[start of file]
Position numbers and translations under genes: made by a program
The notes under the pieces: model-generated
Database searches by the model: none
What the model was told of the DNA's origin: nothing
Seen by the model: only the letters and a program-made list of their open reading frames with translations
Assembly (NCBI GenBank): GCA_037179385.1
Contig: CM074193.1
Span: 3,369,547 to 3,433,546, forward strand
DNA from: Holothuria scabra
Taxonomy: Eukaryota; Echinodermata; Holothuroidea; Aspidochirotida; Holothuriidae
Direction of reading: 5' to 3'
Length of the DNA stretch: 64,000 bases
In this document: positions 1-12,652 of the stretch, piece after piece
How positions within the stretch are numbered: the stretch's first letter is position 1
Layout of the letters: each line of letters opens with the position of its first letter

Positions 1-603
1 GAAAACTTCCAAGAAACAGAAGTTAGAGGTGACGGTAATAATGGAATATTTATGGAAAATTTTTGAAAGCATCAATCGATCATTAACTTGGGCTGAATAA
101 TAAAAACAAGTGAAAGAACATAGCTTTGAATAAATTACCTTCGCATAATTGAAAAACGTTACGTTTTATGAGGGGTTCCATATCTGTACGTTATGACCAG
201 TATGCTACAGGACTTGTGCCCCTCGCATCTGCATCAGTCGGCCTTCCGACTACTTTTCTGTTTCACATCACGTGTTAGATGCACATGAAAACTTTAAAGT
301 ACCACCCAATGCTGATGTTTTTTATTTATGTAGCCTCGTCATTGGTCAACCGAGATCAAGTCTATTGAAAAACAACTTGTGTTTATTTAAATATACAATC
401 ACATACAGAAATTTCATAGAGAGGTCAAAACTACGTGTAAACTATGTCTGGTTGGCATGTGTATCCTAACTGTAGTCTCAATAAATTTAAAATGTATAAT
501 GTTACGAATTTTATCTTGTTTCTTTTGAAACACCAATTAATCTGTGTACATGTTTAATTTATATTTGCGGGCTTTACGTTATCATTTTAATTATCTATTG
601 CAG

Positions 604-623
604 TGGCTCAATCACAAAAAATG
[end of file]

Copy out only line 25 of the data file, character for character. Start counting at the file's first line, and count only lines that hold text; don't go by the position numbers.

604 TGGCTCAATCACAAAAAATG